More than 50 people walked into CPS headquarters, 125 S. Clark St., just before 11 a.m. with the postcards, which asked for measures like smaller classrooms, a moratorium on potential school closings and a fair teacher's contract.
Personal messages like "Without my teachers, I wouldn't know cursive" and "We know what the problem is -- unfair distribution of resources," graced the cards.
"They said that you can hand (the postcards) to us and we'll deliver it to Mr. Brizard," a security guard in the lobby told the group, which carried banners and signs in support of the teachers.
"Why can't we take" the postcards?, asked one parent.
"They gave no reason," the security guard replied.
When asked if the group could send two people to Brizard's office with the postcards, the guard said it wasn't possible. Shortly after, the crowd started chanting and cheering "Parents, teachers, united for better schools!"
Behind the crowd of parents and students, a steady picket line carried on outside the building's doors. The group then walked back outside, some saying they weren't surprised by the refusal.
"I was disappointed but not surprised," said parent Cris Pope. CPS leaders "haven't been showing the parents any respect in this process."
Chicago Teachers Union President Karen Lewis and the union's other top brass have spent months fueling their membership's anger through street marches, meeting sit-ins and hostile rhetoric as negotiations for a new contract have dragged on.
But curbing that vitriol enough to seal a deal when the union's delegates gather this afternoon could be Lewis' biggest challenge.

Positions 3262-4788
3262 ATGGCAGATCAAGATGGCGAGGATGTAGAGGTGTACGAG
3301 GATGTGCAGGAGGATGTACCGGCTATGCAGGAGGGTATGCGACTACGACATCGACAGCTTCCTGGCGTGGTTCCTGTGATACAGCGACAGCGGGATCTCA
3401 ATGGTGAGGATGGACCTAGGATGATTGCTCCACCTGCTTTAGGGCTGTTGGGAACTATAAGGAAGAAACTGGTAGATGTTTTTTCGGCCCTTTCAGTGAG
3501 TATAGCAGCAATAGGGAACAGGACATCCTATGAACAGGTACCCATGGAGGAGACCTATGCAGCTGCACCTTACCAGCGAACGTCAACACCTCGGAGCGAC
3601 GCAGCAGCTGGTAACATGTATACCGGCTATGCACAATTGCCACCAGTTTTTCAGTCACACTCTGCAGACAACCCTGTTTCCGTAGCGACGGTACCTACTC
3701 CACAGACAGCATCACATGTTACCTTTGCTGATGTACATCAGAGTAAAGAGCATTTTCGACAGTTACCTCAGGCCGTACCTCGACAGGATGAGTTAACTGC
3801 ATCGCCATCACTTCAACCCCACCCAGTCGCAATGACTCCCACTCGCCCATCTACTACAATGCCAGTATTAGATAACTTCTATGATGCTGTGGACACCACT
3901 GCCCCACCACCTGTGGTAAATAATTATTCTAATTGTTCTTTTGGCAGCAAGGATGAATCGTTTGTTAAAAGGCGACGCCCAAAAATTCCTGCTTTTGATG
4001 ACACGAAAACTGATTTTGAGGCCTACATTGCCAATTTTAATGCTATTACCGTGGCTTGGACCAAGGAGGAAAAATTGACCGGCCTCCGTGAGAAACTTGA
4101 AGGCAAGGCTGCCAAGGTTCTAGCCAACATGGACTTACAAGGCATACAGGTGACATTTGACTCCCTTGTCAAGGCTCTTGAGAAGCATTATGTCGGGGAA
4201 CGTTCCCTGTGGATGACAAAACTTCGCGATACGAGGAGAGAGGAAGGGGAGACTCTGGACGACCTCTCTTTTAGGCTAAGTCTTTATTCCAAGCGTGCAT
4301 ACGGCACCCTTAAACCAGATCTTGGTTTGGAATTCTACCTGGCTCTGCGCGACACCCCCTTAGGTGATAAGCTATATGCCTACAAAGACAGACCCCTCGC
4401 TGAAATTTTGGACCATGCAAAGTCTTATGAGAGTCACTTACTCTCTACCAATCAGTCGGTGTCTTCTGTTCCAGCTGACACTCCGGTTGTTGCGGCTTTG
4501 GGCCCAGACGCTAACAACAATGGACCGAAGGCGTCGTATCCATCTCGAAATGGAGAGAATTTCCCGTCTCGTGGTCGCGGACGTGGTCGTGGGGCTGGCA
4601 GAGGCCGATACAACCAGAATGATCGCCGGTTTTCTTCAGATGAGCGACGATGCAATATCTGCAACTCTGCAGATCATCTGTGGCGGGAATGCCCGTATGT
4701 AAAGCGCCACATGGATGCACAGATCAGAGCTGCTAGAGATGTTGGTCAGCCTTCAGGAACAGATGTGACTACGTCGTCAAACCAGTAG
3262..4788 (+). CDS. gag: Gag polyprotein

While presenting a framework of a tentative contract with the Chicago Public Schools board Sunday, Lewis was confronted with questions, disappointment and some frustration from delegation members, who demanded more time to review the proposal before ending the CTU's first walkout in 25 years.
The union also faces internal challenges, including growing activism and elevated expectations, that have made it difficult to reach consensus.
Some some delegates say there is distrust among some members, who feel that union leadership has conceded on major issues such as job evaluations. They also worry that the union is backing off demands that laid-off teachers get priority in filling positions districtwide and is not pushing for restrictions on the number of schools to be shut in coming years and on a move toward charter schools.
The union entered contract talks last fall demanding a nearly 30 percent salary increase over two years, largely for working a significantly longer school day this year. An arbitrator later bolstered their argument, suggesting that teachers deserved a 19 percent salary bump this year. The same report acknowledged that a steep wage increase is unrealistic with the district's anticipated $1 billion deficit next year.
But teachers, now offered a 3 percent base salary raise for next year and 2 percent raises after that, are wondering what happened.
"I think some of the delegates would be against Karen no matter what she said," said union delegate Juan Cardenas. "Many teachers have had their hopes built so high, it's hard to bring them back down to reality."